Of all the cosmetic issues patients have brought to our office, a “gummy” smile is mentioned occasionally. This is when a person feels uncomfortable with the amount of gums that show when they smile. Many factors can contribute to this disproportional smile, and half as many procedures to correct whatever isn’t working. Veneers are one of the most common due to its cost efficiency and versatility in the situation.
Factors that make for a Gummy Smile
As mentioned before, many things can attribute to what people perceive as a smile that is too gummy. As a general rule, any more than four millimeters of gingiva showing while a person smiles is what most dentists or patients perceive as too much.
Proportions of gum to teeth as well as the shape of teeth, movement and length of the upper lip, as well as the way the upper jaw sits in relation to the skull all factor into how much of the gums show when a person smiles.
When your mouth develops and permanent teeth erupt from the gums, the process of growing in teeth isn’t complete. The gingiva and bone tissue contract back and settle. When a variation of the crown (that is teeth above the gum line) width to length ratio considered “normal” happens, it gives the illusion of shorter teeth and excessive gum tissue. (Please note that in some cases, there actually is too much gum tissue and it will need to be surgically removed. Always consult a dentist about your oral situation.)
Another thing that can make your smile seem overly gummy can be linked to excessive tooth wear. As the enamel of your teeth is damaged or worn down, it actually does become incrementally shorter. Your body responds to this wear down by moving the teeth slowly toward the opposing tooth to correct bite. As it does this, the gums move with the teeth, which makes it seem as though your gums are also growing or have suddenly gotten bigger.
How Veneers Can Help
Once a smile analysis has been done and the cause of the overly gumminess has been identified, your dentist can determine the best dental treatment plan for you. In both of the cases above, veneers paired with orthodontic devices or a gum lifts can help to restore a more proportioned smile. Orthodontic treatments can lengthen the crowns of your teeth. Gum lifts, sometimes called gum contouring, is where the gums are minimally reduced with a laser and better shaped around the teeth. (Source: Docshop.com)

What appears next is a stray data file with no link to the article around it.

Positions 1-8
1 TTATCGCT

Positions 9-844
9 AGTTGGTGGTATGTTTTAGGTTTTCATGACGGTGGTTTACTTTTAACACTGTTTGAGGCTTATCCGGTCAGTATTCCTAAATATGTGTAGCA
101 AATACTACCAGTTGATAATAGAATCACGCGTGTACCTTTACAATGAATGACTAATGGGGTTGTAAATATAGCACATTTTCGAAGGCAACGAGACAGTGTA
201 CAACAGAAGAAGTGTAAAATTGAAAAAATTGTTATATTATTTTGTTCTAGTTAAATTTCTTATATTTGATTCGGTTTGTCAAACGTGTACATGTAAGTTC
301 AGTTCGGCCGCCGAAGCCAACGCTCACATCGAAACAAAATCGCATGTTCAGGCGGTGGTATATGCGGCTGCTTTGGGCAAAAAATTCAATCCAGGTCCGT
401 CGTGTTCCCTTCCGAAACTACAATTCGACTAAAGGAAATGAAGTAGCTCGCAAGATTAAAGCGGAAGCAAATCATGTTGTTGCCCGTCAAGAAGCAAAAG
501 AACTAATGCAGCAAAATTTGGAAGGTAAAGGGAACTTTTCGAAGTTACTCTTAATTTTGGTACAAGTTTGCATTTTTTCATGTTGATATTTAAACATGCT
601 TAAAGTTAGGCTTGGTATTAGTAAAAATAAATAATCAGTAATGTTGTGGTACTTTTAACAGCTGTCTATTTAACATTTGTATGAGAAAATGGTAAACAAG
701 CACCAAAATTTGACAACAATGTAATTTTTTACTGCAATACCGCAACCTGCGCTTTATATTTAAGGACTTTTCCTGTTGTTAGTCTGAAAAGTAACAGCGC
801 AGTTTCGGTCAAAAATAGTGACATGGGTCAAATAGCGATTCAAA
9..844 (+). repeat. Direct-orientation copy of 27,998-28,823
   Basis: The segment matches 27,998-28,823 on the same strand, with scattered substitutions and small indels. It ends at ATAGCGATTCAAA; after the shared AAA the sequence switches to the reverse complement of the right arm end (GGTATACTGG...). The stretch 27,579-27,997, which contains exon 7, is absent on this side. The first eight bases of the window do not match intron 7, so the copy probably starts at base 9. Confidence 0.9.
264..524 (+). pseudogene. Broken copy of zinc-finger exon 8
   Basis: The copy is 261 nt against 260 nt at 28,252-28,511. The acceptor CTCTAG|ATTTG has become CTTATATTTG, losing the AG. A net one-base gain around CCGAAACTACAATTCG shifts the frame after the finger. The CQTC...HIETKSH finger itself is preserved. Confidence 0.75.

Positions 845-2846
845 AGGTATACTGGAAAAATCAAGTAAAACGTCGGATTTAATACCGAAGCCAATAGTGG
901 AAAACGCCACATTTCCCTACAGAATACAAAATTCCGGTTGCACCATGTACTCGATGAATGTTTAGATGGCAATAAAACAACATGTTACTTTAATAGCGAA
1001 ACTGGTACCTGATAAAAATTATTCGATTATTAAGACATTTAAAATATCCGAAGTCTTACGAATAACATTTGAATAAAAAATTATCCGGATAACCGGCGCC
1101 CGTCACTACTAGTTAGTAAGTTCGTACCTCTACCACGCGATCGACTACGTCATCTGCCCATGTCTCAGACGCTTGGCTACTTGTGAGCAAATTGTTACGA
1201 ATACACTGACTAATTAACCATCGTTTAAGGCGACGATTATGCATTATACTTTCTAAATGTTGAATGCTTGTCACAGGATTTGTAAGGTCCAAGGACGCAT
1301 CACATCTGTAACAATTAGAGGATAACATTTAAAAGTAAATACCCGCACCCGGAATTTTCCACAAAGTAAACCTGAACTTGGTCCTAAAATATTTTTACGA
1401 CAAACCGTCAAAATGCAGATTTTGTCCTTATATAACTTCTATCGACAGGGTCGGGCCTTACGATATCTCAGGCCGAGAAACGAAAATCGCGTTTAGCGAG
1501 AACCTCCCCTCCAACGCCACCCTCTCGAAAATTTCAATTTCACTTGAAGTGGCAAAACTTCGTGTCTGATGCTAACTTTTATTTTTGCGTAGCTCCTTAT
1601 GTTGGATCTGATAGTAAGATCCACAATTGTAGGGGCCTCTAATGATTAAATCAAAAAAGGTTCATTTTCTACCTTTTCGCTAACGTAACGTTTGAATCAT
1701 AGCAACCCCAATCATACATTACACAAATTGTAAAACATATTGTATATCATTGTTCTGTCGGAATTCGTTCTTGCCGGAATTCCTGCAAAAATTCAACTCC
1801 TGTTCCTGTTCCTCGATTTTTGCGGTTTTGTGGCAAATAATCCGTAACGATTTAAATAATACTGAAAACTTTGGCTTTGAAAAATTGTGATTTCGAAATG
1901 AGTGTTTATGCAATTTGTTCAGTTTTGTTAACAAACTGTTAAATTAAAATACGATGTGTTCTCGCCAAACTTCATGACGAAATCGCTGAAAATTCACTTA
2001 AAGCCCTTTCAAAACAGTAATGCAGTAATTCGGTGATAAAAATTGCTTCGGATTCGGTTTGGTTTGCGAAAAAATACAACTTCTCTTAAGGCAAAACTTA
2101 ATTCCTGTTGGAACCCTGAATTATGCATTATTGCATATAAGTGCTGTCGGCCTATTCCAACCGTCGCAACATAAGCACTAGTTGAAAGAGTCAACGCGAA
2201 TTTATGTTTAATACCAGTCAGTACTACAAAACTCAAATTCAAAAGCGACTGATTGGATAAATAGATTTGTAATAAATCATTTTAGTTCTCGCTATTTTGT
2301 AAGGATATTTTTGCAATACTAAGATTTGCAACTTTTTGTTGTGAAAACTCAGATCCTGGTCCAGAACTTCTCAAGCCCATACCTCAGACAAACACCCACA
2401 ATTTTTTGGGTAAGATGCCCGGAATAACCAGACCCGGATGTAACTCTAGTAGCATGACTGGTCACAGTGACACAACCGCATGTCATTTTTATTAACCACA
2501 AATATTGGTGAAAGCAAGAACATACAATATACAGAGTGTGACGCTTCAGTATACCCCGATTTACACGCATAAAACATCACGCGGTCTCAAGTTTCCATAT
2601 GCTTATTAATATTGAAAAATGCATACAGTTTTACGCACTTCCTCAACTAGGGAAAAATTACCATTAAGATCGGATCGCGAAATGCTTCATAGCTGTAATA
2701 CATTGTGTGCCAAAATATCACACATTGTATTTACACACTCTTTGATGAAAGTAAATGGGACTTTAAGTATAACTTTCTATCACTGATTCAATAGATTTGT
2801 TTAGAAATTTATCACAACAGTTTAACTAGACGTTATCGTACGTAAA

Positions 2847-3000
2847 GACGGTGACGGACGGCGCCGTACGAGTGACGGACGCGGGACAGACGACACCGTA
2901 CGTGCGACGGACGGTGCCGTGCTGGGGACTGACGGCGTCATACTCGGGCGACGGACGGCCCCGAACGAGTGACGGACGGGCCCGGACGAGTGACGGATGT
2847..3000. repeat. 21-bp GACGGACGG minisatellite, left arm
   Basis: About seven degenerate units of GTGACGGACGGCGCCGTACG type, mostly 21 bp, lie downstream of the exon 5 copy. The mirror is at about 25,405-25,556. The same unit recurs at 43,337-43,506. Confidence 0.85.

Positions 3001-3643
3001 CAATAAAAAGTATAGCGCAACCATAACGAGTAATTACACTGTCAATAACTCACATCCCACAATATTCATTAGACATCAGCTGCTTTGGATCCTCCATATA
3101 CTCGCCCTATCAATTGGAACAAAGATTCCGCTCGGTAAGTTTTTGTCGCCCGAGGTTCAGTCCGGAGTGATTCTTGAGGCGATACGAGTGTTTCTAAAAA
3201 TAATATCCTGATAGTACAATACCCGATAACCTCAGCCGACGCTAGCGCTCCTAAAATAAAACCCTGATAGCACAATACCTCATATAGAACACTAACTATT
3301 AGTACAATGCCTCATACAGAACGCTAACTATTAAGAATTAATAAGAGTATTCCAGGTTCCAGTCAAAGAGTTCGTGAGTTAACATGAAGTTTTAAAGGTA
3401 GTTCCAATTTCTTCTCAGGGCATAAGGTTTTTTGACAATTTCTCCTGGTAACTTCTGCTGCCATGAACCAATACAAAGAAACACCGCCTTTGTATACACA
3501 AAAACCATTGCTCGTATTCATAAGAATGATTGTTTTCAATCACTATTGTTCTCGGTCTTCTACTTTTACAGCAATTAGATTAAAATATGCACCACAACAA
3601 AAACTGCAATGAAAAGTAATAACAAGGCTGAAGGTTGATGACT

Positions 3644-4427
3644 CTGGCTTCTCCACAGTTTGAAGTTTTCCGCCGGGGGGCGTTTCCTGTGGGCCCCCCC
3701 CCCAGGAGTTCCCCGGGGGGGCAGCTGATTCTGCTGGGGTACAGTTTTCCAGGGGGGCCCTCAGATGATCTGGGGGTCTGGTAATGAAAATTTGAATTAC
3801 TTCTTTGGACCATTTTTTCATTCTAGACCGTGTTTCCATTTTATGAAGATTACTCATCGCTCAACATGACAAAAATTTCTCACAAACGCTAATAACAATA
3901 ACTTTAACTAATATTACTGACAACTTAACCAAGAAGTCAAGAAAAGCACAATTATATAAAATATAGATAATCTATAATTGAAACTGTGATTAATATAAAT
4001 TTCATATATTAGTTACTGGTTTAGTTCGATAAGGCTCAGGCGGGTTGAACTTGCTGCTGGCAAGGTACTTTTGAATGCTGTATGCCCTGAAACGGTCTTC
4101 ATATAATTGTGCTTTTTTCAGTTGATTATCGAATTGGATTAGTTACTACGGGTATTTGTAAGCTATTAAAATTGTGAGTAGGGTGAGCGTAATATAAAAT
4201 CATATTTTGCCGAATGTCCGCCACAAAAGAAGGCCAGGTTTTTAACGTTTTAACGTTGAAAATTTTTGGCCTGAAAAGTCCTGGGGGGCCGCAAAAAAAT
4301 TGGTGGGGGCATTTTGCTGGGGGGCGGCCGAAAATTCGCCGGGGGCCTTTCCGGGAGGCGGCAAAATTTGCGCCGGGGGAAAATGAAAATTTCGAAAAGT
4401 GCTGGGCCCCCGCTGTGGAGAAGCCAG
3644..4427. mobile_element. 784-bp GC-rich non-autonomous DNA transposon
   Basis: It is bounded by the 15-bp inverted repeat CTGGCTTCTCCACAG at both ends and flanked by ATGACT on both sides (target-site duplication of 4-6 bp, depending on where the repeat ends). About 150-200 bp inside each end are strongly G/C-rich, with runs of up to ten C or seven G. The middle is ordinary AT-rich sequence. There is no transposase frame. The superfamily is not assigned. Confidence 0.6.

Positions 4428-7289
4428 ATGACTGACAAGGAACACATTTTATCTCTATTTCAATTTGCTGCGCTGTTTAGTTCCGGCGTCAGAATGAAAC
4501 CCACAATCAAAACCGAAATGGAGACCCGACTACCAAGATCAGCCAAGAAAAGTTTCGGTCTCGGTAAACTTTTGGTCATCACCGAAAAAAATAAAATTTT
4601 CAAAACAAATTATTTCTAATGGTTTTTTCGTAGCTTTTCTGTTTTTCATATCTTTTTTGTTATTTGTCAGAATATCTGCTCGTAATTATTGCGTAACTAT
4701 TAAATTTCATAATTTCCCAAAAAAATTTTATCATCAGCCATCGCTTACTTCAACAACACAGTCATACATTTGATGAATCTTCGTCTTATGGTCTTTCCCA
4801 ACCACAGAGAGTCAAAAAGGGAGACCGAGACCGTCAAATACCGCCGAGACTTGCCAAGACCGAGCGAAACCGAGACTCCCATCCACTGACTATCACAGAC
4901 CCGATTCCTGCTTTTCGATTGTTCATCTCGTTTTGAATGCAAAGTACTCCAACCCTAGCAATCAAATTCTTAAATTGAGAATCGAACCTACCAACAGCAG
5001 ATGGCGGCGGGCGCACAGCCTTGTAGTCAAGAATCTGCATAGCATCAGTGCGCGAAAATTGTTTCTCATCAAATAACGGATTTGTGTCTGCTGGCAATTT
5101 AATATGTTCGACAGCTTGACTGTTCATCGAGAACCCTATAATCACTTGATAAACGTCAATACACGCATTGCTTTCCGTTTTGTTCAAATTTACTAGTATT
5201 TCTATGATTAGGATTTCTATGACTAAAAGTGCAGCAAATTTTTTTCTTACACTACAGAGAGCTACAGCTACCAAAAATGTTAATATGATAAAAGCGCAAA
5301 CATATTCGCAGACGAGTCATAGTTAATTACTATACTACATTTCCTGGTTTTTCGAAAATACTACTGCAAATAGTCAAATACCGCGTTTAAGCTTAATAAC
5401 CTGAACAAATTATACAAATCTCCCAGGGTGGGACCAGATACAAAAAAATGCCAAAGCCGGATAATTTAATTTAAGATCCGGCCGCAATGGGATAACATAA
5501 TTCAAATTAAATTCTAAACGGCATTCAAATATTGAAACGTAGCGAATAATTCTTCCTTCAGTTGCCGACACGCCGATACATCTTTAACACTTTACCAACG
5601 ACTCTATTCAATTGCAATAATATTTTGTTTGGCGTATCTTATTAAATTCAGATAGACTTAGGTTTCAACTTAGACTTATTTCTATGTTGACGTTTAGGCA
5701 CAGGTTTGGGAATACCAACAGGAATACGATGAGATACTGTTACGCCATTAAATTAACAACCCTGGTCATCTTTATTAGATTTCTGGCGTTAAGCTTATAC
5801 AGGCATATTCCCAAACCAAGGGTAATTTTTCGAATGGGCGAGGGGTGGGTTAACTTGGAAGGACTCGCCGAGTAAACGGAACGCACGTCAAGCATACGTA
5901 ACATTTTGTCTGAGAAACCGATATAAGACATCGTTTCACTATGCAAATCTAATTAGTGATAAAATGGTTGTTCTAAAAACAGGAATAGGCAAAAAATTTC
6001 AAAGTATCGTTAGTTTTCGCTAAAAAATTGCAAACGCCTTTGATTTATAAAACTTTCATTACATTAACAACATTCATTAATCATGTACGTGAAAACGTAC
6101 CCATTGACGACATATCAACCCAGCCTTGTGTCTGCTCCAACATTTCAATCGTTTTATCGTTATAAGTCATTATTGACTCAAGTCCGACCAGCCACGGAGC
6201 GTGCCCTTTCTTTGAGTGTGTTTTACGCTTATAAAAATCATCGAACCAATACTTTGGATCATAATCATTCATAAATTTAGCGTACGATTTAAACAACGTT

The process of getting veneers is pretty straight forward and shouldn’t be overly painful. A mold will be taken of your teeth and sent off to a laboratory. Your dentist should receive the veneers within two weeks.
Then you’ll have the veneers applied. About 1/2 a millimeter of enamel on each tooth affected will be removed to make room for the veneer. Occasionally, anesthetics will be needed for those with sensitive teeth or an opposition to filing in order to reduce sensation around the teeth. Then the tooth will be cleaned, polished, and roughened up for proper gluing. Your dentist will repeatedly hold the veneer up to the tooth and reshape it until it fits properly. Each tooth will go through this process until your dentist is satisfied with the results. Next the veneers will be bonded to your tooth structure(s) with special cement. A few more adjustments will be made and a special light beam will be used to active the chemicals in the cement so it hardens nearly instantly. Final touches will include removing any excess cement, adjusting the veneers a little more, and double checking your bite. (Source: webmd.com)
If you’re wondering how best to achieve the smile you want rather than the gummy smile you currently have, consult a dentist so you’re individual needs are addressed. A smile analysis is the best way to figure out a perfect treatment plan. If you need one in the Arlington, Texas please consider Dr. Marchbanks and his professional staff. We’d love to help!